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Open AccessArticle Anti-Inflammatory Effects of a Mytilus coruscus α-d-Glucan (MP-A) in Activated Macrophage Cells via TLR4/NF-κB/MAPK Pathway Inhibition
Mar. Drugs 2017, 15(9), 294; https://doi.org/10.3390/md15090294
Received: 25 July 2017 / Revised: 3 September 2017 / Accepted: 15 September 2017 / Published: 20 September 2017
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Abstract
The hard-shelled mussel (Mytilus coruscus) has been used as Chinese traditional medicine for thousands of years; however, to date the ingredients responsible for the various beneficial health outcomes attributed to Mytilus coruscus are still unclear. An α-d-Glucan, called MP-A,
[...] Read more.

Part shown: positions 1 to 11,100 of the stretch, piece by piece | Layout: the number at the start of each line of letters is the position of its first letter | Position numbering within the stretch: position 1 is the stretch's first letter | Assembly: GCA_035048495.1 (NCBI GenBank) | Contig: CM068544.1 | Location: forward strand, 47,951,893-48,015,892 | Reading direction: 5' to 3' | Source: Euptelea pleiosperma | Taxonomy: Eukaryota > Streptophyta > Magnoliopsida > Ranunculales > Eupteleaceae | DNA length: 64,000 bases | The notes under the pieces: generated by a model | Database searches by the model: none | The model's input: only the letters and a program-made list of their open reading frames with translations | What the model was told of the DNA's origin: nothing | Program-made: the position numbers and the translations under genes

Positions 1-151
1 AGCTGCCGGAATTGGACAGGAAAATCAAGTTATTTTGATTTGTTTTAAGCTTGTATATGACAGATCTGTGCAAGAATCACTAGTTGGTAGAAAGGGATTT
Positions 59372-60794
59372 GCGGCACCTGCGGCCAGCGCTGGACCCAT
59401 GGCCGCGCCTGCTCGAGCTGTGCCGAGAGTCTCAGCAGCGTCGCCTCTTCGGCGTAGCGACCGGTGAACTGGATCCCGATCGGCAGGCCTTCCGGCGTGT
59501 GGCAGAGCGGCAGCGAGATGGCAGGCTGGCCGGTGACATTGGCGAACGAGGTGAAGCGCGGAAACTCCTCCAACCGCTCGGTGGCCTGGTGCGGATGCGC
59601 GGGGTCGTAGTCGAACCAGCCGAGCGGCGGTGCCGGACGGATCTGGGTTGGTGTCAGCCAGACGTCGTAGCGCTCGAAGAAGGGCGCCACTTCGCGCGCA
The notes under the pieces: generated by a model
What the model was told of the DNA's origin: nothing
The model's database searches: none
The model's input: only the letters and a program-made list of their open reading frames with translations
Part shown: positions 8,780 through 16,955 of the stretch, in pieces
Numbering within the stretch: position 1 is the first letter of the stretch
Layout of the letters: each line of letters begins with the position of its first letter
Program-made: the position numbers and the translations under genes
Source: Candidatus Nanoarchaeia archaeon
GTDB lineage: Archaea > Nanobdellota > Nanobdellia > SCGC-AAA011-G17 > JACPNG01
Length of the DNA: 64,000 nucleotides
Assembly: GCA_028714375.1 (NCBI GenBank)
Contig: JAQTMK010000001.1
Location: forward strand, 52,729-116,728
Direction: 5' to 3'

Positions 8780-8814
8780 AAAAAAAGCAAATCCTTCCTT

The hard-shelled mussel (Mytilus coruscus) has been used as Chinese traditional medicine for thousands of years; however, to date the ingredients responsible for the various beneficial health outcomes attributed to Mytilus coruscus are still unclear. An α-d-Glucan, called MP-A, was isolated from Mytilus coruscus, and observed to exert anti-inflammatory activity in THP-1 human macrophage cells. Specifically, we showed that MP-A treatment inhibited the production of inflammatory markers, including TNF-α, NO, and PGE2, inducible NOS (iNOS), and cyclooxygenase-2 (COX-2), in LPS-activated THP-1 cells. It was also shown to enhance phagocytosis in the analyzed cells, but to severely inhibit the phosphorylation of mitogen-activated protein kinases (MAPKs) and the nuclear translocation of NF-κB P65. Finally, MP-A was found to exhibit a high binding affinity for the cell surface receptor TLR4, but a low affinity for TLR2 and dectin-1, via surface plasmon resonance (SPR) analysis. The study indicates that MP-A suppresses LPS-induced TNF-α, NO and PEG2 production via TLR4/NF-κB/MAPK pathway inhibition, and suggests that MP-A may be a promising therapeutic candidate for diseases associated with TNF-α, NO, and/or PEG2 overproduction. Full article